MADIT-CRT: Resynchronization Therapy Cuts Heart-Failure Risk in Patients With Only Mild Disease

September 01, 2009

(Updated September 1, 2009) (Barcelona, Spain) — The evidence base has another randomized trial supporting cardiac resynchronization therapy (CRT) in patients with systolic dysfunction, ventricular dyssynchrony by ECG, but only mild heart failure or LV systolic dysfunction without symptoms.

In such patients, for whom a primary-prevention implantable cardioverter defibrillator (ICD) was already indicated, the addition of resynchronization pacing (CRT-D) cut the risk of death or heart-failure events, the primary end point, by about a third over two and a half years in the Multicenter Automatic Defibrillator Implantation Trial with Cardiac Resynchronization Therapy (MADIT-CRT) [1]. A 41% reduction in risk of heart-failure events accounted for most of the CRT-D benefit, which was independent of whether the cardiomyopathy was ischemic or nonischemic.

"This study provides evidence that preventive CRT-ICD therapy decreases the risk of heart-failure events in vulnerable patients with ischemic or nonischemic heart disease who have minimal heart-failure symptoms but a wide QRS complex," write the authors, led by Dr Arthur J Moss (University of Rochester Medical Center, NY).

The MADIT-CRT findings were published online today in the New England Journal of Medicine to coincide with their release at the European Society of Cardiology Congress 2009. The investigators had released the trial’s primary results to the investment community in June, as heartwire reported at the time.

A prespecified subgroup analysis showed that the CRT-D benefit for the primary end point was driven by the 52% risk reduction (p=0.001) in patients with QRS duration of ≥150 ms vs shorter QRS. There was also a significant interaction by sex, with women showing greater benefit than men (p=0.01).

"The striking thing was that females did better [with CRT-D] irrespective of their QRS duration," Moss said when formally presenting the study at the meeting. "Men got a good result, but the women got twice as good a result."

The definition of heart-failure events in MADIT-CRT allowed for patients to have been treated for decompensation on an outpatient basis and so wasn't strictly limited to HF hospitalization, a much more widely used end point in CRT trials.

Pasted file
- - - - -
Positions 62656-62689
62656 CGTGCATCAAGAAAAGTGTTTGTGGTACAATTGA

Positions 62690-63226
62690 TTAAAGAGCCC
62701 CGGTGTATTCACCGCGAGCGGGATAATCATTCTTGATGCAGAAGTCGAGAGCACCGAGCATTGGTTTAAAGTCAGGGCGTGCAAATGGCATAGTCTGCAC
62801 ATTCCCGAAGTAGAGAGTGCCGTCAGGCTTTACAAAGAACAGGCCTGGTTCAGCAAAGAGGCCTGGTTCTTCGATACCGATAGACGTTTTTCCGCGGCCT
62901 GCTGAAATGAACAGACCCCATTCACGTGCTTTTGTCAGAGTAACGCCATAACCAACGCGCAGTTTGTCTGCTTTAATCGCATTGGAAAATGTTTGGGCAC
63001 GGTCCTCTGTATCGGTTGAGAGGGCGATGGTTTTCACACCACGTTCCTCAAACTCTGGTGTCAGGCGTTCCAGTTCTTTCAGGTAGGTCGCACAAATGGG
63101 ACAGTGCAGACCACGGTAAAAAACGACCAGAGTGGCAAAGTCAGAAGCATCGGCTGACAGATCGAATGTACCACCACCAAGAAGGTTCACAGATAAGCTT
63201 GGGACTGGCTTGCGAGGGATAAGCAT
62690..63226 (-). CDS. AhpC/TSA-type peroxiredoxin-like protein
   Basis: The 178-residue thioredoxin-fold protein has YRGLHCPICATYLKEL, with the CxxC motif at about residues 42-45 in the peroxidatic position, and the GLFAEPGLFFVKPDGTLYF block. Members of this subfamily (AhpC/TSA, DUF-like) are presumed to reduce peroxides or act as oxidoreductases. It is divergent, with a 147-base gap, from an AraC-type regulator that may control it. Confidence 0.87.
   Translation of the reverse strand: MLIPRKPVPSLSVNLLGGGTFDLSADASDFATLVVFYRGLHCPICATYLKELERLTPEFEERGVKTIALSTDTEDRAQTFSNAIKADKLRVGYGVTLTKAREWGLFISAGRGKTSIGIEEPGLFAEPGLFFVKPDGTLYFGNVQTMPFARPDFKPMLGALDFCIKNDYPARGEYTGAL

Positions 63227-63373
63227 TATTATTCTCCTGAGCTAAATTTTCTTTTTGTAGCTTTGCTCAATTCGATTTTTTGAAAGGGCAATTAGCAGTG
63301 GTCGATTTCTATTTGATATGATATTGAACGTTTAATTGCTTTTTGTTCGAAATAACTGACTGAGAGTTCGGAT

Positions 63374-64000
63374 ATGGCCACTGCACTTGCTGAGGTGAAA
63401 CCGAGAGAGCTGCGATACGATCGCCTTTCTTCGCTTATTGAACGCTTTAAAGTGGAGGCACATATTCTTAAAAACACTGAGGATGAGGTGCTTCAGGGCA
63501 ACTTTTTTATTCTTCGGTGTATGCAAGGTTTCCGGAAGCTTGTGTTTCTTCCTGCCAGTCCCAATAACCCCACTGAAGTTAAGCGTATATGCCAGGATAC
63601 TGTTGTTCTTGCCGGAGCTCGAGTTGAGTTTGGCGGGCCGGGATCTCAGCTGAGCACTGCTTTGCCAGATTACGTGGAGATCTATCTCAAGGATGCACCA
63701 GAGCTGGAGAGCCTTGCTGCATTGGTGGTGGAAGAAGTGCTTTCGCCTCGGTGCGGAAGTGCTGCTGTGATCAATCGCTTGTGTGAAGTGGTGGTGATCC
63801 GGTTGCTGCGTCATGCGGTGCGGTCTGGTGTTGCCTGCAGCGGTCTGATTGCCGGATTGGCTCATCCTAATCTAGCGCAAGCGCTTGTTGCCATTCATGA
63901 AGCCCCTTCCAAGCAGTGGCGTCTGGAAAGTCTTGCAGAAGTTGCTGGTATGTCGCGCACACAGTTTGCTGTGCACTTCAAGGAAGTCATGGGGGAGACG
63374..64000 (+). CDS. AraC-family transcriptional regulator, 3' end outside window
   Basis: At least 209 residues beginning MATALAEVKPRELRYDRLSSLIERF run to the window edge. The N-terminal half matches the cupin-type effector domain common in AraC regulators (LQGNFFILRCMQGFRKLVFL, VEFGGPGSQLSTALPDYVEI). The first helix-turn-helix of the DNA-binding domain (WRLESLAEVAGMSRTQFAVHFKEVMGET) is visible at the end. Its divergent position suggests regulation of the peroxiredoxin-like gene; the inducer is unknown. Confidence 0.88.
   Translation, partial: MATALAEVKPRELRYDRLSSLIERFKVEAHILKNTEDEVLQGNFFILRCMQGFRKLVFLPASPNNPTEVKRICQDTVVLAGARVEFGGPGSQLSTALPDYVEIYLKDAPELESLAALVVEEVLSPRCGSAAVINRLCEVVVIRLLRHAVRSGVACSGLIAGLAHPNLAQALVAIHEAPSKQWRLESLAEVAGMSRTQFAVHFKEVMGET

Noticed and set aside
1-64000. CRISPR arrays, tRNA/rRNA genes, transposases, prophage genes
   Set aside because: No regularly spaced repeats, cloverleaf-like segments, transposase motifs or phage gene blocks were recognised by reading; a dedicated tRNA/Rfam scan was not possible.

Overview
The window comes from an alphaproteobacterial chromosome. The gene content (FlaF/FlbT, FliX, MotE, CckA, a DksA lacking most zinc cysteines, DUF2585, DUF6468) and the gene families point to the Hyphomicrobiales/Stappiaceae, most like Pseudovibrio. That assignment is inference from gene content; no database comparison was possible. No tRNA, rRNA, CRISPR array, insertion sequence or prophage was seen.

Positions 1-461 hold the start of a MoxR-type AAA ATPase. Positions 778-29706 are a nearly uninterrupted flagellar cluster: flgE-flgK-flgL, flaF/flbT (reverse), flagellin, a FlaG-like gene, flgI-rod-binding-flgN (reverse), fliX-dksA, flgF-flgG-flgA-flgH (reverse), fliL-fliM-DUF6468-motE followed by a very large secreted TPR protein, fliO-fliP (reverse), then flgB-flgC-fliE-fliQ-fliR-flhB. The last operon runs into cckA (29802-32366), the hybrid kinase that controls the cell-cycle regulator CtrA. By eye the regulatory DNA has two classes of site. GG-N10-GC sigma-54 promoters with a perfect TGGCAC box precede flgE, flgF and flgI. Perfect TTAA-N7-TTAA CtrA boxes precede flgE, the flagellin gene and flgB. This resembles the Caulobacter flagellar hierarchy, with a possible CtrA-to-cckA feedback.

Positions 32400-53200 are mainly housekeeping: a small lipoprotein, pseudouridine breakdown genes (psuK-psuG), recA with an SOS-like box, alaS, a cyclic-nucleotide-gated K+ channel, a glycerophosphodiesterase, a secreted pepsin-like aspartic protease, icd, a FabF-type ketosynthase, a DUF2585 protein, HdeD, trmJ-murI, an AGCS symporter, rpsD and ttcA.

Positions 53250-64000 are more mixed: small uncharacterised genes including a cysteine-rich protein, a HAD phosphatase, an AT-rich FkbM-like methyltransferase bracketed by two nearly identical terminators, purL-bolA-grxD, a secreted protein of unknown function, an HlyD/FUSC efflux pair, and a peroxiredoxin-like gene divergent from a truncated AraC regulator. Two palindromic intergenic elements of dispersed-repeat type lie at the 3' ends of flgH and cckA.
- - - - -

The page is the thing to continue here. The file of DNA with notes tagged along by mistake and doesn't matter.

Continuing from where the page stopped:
CRT was also associated with significant improvements in left ventricular (LV) volumes and left ventricular ejection fraction (LVEF), indications of the reverse-remodeling effect long observed as a benefit of the device therapy, including in the REVERSE trial. The MADIT-CRT findings are in general consistent with REVERSE, which also entered patients with mild heart failure, specifically patients in New York Heart Association (NYHA) 1 or 2 with a QRS duration ≥120 ms, an LVEF ≤40%, and echocardiographic evidence of LV dilatation, as previously reported by heartwire .

"I think it will very possibly change our indications in the future, to include also these patients," Dr Guenter Breithardt (University Hospital, Münster, Germany) said of MADIT-CRT as the discussant following Moss's presentation. He observed that patients in the trial had a lower LVEF and more dyssynchrony than those in REVERSE, but were otherwise very similar. "We of course have to be cautious about this conclusion, but both trials point in the same direction, that the greatest benefit is achieved in patients in class 2, and with longer QRS complexes."

But, he asked, "Do we have the same strong evidence for class 1 patients as we do for class 2? I don't think so." Class 2 patients were dominant in both trials, he said, so perhaps CRT should be aimed more at them.

Other Views

The trial's eligibility criteria reflect an expanded population in terms of NYHA class and a tightening of criteria in terms of QRS duration, relative to class I indications for CRT in the current guidelines: LVEF ≤35 or less, QRS ≥120 ms or more, and sinus rhythm with NYHA class 3 or ambulatory class 4 heart failure on optimal medical therapy.

In an accompanying editorial [2], Dr Mariell Jessup (University of Pennsylvania, Philadelphia), points out that "it is not completely clear how the enrolled patients differ from those in earlier CRT trials, since no objective criteria were used to classify functional status at baseline," and functional status assessments thereafter weren't blinded.